(Via Voxfire Gallery)
When we heard that Shann Larsson and Danny The G(r)eek were collaborating and saw a sneak peek, we were VERY excited to say the least. Shann Larsson has been published in multiple underground art magazines and has her work shared around the web. She is a mixed media artist that does painting and drawing, but also uses photo manipulation (a fav of ours).
Danny describes himself as a Hong Kong based artist with a love for Star Wars and tattoos. His work is bright and eye-catching with a hint of sinister elements and he has done a lot of work for local bands in Hong Kong including Dude Law and Shotgun Politics. TMB took a moment to sit back and admire all their hard work at Voxfire Gallery and find out more about the exhibition.
How come you guys decided to collaborate? Tell us how and what happened.
S: I’ve known Danny for a few years now, about 5 years or so. We’re both passionate about creating art and have been doing so ourselves for years now. There had been countless times where we’d discussed the prospects of doing a joint show. Our styles and subject matter we felt would contrast nicely, and it would be fun. Voxfire Gallery approached us about this and we were more than happy to finally have the opportunity to do so! This definitely isn’t exclusive; there’ll be more collaboration to come.
Who decided to call the exhibition Beautiful Decay and what was the reasoning behind that?
D: Shann and I came up with the idea of a natural order rapidly decaying and being overtaken by man’s inventions. We were mostly basing our idea on our strengths. For example, Shann is more inclined to create works that are darker and slightly morbid (well, I think anyway). As I am more comfortable painting happy rainbow vibes, sort of like a gay nightclub on acid.
S: ‘Beautiful Decay’ was a suggestion I made, based on an old website I had. The theme of beautiful decay seemed very appropriate for our contrasts in styles (not to say directly that one of us represents beauty, and one decay but more so that we explored elements between the two in our works).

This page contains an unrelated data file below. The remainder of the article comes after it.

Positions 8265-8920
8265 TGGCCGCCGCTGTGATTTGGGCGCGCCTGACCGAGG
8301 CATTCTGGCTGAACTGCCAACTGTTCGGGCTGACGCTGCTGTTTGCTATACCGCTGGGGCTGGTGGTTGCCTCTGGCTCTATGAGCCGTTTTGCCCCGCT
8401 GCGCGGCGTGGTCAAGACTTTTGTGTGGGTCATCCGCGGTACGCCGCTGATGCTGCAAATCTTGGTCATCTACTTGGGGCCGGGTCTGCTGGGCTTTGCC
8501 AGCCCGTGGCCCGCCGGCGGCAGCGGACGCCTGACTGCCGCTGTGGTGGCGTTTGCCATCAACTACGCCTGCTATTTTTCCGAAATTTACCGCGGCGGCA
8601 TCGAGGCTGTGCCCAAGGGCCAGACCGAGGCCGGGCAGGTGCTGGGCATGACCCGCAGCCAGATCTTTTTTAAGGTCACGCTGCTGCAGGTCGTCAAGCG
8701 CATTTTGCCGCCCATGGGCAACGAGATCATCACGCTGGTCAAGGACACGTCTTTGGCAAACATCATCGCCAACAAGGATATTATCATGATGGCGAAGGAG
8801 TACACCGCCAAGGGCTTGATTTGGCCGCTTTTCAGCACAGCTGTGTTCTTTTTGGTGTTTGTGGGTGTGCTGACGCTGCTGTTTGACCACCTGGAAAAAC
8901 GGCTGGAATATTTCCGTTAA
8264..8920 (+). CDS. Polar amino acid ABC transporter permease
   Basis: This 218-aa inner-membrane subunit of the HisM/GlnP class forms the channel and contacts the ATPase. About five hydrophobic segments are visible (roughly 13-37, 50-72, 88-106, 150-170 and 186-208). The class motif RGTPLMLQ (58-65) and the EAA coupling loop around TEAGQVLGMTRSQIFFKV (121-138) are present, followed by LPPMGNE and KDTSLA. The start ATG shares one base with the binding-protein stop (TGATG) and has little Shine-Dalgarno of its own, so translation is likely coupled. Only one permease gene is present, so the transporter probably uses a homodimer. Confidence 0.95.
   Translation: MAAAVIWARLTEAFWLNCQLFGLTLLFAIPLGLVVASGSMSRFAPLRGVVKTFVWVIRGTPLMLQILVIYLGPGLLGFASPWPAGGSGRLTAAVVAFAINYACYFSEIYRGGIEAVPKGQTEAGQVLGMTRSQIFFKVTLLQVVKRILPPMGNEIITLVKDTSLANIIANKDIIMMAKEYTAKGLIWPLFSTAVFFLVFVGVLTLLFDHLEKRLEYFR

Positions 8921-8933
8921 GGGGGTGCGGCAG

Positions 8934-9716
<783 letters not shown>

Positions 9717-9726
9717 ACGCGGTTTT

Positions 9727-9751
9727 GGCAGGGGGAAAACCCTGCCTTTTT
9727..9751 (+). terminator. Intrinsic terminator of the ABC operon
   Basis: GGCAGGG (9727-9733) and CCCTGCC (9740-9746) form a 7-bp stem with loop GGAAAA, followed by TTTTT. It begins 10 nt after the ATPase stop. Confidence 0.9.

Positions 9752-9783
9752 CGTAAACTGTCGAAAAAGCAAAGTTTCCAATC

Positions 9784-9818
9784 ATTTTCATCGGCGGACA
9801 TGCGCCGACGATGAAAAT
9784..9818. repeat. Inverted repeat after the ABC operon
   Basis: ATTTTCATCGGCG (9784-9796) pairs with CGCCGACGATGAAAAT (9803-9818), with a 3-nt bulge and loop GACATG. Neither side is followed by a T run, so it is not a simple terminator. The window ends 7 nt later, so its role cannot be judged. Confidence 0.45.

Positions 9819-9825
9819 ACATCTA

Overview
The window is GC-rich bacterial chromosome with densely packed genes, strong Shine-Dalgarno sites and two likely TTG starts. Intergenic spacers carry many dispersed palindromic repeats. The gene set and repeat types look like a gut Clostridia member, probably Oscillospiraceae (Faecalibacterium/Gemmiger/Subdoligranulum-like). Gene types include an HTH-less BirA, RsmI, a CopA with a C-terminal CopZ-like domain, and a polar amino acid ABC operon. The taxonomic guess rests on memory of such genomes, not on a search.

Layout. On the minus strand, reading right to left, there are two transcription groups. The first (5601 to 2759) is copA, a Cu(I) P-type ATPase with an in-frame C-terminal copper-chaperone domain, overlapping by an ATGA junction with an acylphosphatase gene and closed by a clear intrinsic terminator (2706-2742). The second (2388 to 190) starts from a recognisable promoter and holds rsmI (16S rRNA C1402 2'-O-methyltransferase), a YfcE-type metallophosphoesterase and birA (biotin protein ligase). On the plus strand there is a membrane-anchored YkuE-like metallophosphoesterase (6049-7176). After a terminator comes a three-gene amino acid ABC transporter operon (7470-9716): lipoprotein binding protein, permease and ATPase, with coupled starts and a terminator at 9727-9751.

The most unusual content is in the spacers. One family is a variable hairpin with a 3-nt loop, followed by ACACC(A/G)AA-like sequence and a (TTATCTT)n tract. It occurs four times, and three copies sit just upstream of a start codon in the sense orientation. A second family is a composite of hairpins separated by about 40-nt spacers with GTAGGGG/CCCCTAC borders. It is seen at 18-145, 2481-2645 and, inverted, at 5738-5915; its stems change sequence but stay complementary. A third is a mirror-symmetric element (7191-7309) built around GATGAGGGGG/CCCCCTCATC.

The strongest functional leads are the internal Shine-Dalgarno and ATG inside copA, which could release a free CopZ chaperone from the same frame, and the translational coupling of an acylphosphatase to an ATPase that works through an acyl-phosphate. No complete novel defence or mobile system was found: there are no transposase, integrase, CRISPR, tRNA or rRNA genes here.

Shann, I’ve seen your work before and it tends to be very dark and powerful. How as an artist do you find your own individual style?
S: I don’t think there really is a rulebook on that one, it’s something that just grows with you. We’re all like sponges – all the subconscious elements that you’ve absorbed over time (from events, people, sounds, feelings – anything) build up in you like a library and you bleed these out on paper, canvas, walls, music, you name it -things that indirectly influence you. This can directly or indirectly take form in your artwork. A lot of things are perceived in black and white terms, I guess my work attempts to explore the fine line between the two. Fragility and power. Beauty and decay. Life and death etc. As Danny put it for the show, you cannot have light without darkness.
Danny, your work uses a lot of lighter colors, including everyday objects. How would you say you found your individual style as an artist?
D: I have always been drawn to extremely bright and colorful work. I dabbled for quite a while trying different things until I found that using everyday objects and playing with the colors, I could end up with something I was satisfied with. When I paint, half of the idea is already in the research stage and images have already been found and saved for reference. However, just like in any creative process new ideas emerge and it opens the canvas up to a more interesting overall feel.
You guys both did one piece together. What was the most challenging part of working together on one canvas?
S: Staying awake. No joke. We’d painted that canvas for hours and hours straight till our hands felt like they could fall off.
D: Haha, well it was a 12+ hour day/night/morning spent at my living room rushing and cramming ideas onto the canvas at first, then we eventually passed the piece back and forth a few times for finishing touches
S: As we developed it, we’d come up with hilarious reasoning and stories of what it represents. In all seriousness though, it was one of the central figures of the show. The heart is what stemmed out to each of our series.